The Abomination of Desolation?

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Should Jews succeed in getting their temple built, then perhaps, rather than “the Holy Land,” we might more appropriately begin referring to it as the un-Holy Land.

By Richard Edmondson

Late last month a debate took place in the Israeli Knesset regarding the status of the Temple Mount, or the Haram al-Sharif, as it’s referred to in Arabic.

“When we run from the Mount we lose the legitimacy to our presence in Tel Aviv,” said Likud Knesset Member Moshe Feiglin. “The Temple Mount is like the heart in the organs. Whoever rules the Mount rules the country.”

Feiglin’s remarks are quoted by Arutz Sheva, in an article that refers to the discussion on the matter as “an historic Knesset debate on the issue of freedom of religion and Israeli sovereignty on the Temple Mount, Judaism’s holiest site.”

The debate was indeed “historic,” but the author of the piece fails to mention why (maybe it simply slipped his mind). The issue was raised in the Knesset on February 25—the twentieth anniversary of the Hebron massacre, in which a Jewish settler entered the Ibrihimi Mosque and opened fire, killing 29 worshippers and wounding an additional 125. The massacre was carried out by Baruch Goldstein, who today in Israel is widely regarded as a hero.

The timing of the debate would not have been a coincidence, something remarked upon by Palestinian writer Ramzy Baroud.

The Israeli Knesset (Parliament) chose the 20th anniversary of the Goldstein massacre of Palestinians in al-Khalil, to begin a debate concerning the status of al-Aqsa compound. Right-wingers – which constitute the bulk in the government of Prime Minister Benjamin Netanyahu – want the Israeli government to enforce its “sovereignty” over the Muslim site, which is administered by Jordan per the Jordanian-Israeli peace treaty of 1994. Israeli MP Moshe Feiglin, is the man behind the move, but he is not alone.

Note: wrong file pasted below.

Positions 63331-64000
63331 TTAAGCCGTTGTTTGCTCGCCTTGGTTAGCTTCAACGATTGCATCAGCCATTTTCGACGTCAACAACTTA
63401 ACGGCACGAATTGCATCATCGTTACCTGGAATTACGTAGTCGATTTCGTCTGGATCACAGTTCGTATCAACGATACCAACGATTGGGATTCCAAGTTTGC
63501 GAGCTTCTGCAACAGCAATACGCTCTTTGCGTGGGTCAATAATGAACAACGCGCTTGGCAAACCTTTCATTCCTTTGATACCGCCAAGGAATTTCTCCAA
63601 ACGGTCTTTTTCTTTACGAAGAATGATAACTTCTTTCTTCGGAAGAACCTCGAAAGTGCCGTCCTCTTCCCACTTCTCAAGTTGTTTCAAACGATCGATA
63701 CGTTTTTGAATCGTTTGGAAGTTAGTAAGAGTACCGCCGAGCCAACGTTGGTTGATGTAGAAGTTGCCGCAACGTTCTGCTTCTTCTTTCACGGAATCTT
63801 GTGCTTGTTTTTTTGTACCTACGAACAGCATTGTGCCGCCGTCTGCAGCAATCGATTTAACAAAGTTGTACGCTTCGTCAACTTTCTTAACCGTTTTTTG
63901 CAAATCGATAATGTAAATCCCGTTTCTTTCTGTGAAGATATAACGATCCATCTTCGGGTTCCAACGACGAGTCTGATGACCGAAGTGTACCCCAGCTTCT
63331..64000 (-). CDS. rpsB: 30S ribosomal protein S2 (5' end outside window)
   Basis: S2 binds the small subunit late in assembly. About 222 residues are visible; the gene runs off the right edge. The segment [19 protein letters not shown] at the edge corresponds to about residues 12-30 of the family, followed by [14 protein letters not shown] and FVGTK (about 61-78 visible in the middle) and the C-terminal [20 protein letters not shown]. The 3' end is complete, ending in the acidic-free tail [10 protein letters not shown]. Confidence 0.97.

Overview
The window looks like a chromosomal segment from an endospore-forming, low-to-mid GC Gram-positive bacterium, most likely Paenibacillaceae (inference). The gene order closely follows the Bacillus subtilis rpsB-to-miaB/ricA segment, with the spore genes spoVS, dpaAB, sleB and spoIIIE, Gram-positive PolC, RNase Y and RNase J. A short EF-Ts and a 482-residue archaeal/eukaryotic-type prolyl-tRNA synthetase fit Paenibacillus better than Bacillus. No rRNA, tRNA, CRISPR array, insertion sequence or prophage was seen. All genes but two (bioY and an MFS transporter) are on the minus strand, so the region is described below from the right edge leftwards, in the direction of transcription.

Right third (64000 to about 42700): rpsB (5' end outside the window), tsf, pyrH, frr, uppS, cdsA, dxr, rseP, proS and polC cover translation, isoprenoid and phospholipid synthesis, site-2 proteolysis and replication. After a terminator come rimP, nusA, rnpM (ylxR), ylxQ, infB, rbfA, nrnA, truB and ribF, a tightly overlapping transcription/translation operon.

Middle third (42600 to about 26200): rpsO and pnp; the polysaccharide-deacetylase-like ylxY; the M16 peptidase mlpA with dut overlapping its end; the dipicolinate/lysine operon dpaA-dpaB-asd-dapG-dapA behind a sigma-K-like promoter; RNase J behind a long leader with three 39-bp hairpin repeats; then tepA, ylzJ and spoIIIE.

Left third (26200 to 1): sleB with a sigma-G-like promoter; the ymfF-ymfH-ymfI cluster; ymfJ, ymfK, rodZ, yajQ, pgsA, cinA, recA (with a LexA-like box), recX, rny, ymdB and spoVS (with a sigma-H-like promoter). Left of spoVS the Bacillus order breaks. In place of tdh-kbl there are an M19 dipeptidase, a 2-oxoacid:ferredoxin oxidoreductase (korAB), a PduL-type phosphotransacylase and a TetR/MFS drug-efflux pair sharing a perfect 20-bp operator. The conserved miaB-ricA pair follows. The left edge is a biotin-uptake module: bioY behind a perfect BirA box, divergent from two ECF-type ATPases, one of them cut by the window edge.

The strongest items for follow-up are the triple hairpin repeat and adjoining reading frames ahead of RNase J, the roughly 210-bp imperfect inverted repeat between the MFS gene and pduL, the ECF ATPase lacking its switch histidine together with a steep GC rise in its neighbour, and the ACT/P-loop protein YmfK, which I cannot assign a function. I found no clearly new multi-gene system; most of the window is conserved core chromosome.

Indeed he is not. Within Israel is a prominent organization called The Temple Institute, whose goal is to build the “Third Temple” on the site now occupied by the Dome of the Rock and to revive the ancient practice of animal sacrifice. There is also an organization called the Temple Mount Heritage Foundation whose objectives seem to be much the same, and whose former executive director is Rabbi Yehuda Glick.

 photo yglick_zps21fa773f.jpg

Yehuda Glick

Israeli authorities had formerly banned Glick from entering the Temple Mount due to concerns over security and the possibility of an outbreak of violence, but in December of last year the Jerusalem Magistrate’s Court ordered Israeli police to pay the rabble-rousing rabbi 30,000 Israeli shekels as compensation for two previous arrests deemed to have been “wrongful.” And on March 2, five days after the “historic” Knesset debate, Glick, accompanied by a number of other Jewish extremists, returned to the sacred site where their presence, not surprisingly, touched off an uproar. And rather than being prevented from entering, they were, on this occasion, escorted by police.

“Expectedly, Palestinian worshipers stood defiant, shouting Allahu Akbar (God is Great),” says Baroud. “Considering the debate in the Knesset, and the increasing joint provocations involving Israeli police and extremists, there is little doubt that the Israeli government has something sinister in mind.”

Glick today heads an organization known as the LIBA Project for Jewish Ascent to the Temple Mount, and last month he published an “open letter” to Israeli police serving at the site, calling upon them to remember that “this place is what all Jews throughout history aspired to.”

He went on to add, “There are many people who are not happy (to say the least) about the fact that the Jewish nation has returned to its home, and that the Israelites are fulfilling Biblical prophecy.”